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Should the moisture be visible in these nests?

acrylic formicaria nests chinese sponge

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#1 Offline cfreidsma - Posted August 7 2018 - 2:10 PM

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I recently got these nests, and I am putting them through a test run with no ants. I put grout in the little one, and the vertical ones do not as I don't know exactly how I would add grout without messing them up anyways.

 

I've added the water and everything. They have been sitting for a few days now, but shouldn't there be some visible moisture? I'm just trying to figure out if maybe I need to tweak/modify them a little. 

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#2 Offline Major - Posted August 7 2018 - 2:16 PM

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Acrylic formicariums tend to use capillary action to maintain humidity. There usually should be some wetness visible between the sheets of acrylic. Get a cheap humidity probe from eBay or something and check it out. Shouldn't be to much of a concern. Don't move your ants in until you are sure that the hydration system is working.
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#3 Offline drtrmiller - Posted August 7 2018 - 2:42 PM

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Condensation droplets form when the dew point is reached.  Dew point is the temperature below which water condenses at a given relative humidity.  In order for water to condense in any enclosure kept in a typical, temperature-controlled room, the humidity has to be very high—typically 85-99%—and there has to be a drop in temperature.

 

The closer the humidity is to 99%, the less of a temperature drop is required for condensation to form.  For example, when the relative humidity is 85% at a temperature of 78 F, the temperature must drop to 73 F before condensation droplets will begin to form.  At 99% humidity at the same temperature, only a 0.3 F drop is required for condensation droplets to form.

 

Because acrylic nests typically have a lot of air flow between the acrylic layers, the humidity inside the nest is likely to be very close to the surrounding indoor air.  To increase the humidity, simply apply an extremely thin layer of white Elmer's glue—or better, wood glue—to the outside, between each layer of acrylic.  This glue dries clear, and is water-based and non-toxic, so it is completely safe for ants.  The glue will get sucked into any small gaps where air might enter, sealing them, and thereby increasing the humidity, making it more likely for condensation to form when the temperature decreases.

 

Using an online calculator to calculate the dew point at a given temperature and relative humidity, one can easily determine the relative humidity inside any enclosure by simply measuring the temperature at which water begins to condense.


Edited by drtrmiller, August 7 2018 - 2:55 PM.

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#4 Offline CoolColJ - Posted August 7 2018 - 3:00 PM

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Your grout is not going to get moisture from the hydration unless you wet it directly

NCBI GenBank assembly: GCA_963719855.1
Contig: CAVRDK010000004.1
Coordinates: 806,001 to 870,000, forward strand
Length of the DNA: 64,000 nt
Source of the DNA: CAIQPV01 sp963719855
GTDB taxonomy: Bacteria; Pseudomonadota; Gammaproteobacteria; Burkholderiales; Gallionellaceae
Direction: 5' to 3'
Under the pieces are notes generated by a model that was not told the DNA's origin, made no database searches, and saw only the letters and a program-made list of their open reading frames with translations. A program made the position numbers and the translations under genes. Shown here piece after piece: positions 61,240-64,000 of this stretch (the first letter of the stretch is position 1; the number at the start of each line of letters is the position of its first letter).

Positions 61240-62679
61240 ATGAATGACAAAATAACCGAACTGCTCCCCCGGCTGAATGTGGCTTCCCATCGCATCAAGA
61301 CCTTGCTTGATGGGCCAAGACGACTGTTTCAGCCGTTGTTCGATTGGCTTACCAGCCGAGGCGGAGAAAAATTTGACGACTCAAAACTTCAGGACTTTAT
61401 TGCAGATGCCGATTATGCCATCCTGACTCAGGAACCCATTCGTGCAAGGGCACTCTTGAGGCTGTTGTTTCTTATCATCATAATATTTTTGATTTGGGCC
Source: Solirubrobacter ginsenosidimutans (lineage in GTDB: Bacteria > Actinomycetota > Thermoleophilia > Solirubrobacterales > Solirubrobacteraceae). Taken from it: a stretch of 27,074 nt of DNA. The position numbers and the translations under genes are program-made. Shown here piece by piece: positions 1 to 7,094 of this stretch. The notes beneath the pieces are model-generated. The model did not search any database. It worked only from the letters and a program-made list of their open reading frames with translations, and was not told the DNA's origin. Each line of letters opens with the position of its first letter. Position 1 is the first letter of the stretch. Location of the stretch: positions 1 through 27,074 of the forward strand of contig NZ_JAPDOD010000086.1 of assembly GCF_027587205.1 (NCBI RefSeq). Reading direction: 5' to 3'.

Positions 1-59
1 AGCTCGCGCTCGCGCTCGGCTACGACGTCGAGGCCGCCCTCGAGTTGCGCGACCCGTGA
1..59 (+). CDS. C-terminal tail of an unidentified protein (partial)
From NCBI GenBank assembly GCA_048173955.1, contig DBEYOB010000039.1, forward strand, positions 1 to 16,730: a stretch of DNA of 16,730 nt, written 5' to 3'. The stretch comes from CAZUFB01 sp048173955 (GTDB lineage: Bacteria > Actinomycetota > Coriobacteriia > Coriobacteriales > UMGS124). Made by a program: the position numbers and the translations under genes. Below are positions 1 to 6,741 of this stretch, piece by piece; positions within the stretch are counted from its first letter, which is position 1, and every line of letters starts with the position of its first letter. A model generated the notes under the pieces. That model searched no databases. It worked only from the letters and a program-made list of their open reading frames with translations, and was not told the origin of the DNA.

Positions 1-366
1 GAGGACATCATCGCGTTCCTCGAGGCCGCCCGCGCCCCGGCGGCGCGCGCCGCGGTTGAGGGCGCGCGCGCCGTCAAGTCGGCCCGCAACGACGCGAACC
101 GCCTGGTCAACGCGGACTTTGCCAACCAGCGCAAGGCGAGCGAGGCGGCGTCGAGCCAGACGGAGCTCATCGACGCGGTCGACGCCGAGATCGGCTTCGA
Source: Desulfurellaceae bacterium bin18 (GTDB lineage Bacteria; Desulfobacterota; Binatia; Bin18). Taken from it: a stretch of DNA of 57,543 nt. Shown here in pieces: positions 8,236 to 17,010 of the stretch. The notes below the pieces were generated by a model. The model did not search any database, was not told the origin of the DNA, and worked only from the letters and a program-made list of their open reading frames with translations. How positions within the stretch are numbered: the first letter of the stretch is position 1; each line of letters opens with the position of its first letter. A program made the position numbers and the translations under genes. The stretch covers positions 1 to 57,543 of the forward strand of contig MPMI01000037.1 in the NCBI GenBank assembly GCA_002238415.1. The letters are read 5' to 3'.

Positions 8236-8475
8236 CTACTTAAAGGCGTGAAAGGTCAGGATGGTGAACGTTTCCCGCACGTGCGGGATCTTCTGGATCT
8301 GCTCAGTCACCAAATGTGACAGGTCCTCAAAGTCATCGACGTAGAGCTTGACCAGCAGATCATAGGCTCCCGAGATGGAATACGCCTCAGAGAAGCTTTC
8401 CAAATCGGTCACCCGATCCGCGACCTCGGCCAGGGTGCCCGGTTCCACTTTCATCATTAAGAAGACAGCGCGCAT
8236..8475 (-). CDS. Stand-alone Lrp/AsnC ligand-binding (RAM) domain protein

Current ant colonies -
1) Opisthopsis Rufithorax (strobe ant), Melophorus Sp1. (furnace ant) red and black, Melophorus sp2. black and orange
9mm queen red head/black body Phediole sp, 7mm queen all black Phediole, 2x Phediole sp. red head/black body 8mm queens
Polyrhachis rufifemur, Camponotus suffusus

Journal = http://www.formicult...sp-furnace-ant/

Nasutitermes fumigatus/dixoni subterranean pet/feeder termite colony journal = http://www.formicult...ournal/?p=96808


#5 Offline cfreidsma - Posted August 7 2018 - 6:30 PM

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Condensation droplets form when the dew point is reached.  Dew point is the temperature below which water condenses at a given relative humidity.  In order for water to condense in any enclosure kept in a typical, temperature-controlled room, the humidity has to be very high—typically 85-99%—and there has to be a drop in temperature.

 

The closer the humidity is to 99%, the less of a temperature drop is required for condensation to form.  For example, when the relative humidity is 85% at a temperature of 78 F, the temperature must drop to 73 F before condensation droplets will begin to form.  At 99% humidity at the same temperature, only a 0.3 F drop is required for condensation droplets to form.

 

Because acrylic nests typically have a lot of air flow between the acrylic layers, the humidity inside the nest is likely to be very close to the surrounding indoor air.  To increase the humidity, simply apply an extremely thin layer of white Elmer's glue—or better, wood glue—to the outside, between each layer of acrylic.  This glue dries clear, and is water-based and non-toxic, so it is completely safe for ants.  The glue will get sucked into any small gaps where air might enter, sealing them, and thereby increasing the humidity, making it more likely for condensation to form when the temperature decreases.

 

Using an online calculator to calculate the dew point at a given temperature and relative humidity, one can easily determine the relative humidity inside any enclosure by simply measuring the temperature at which water begins to condense.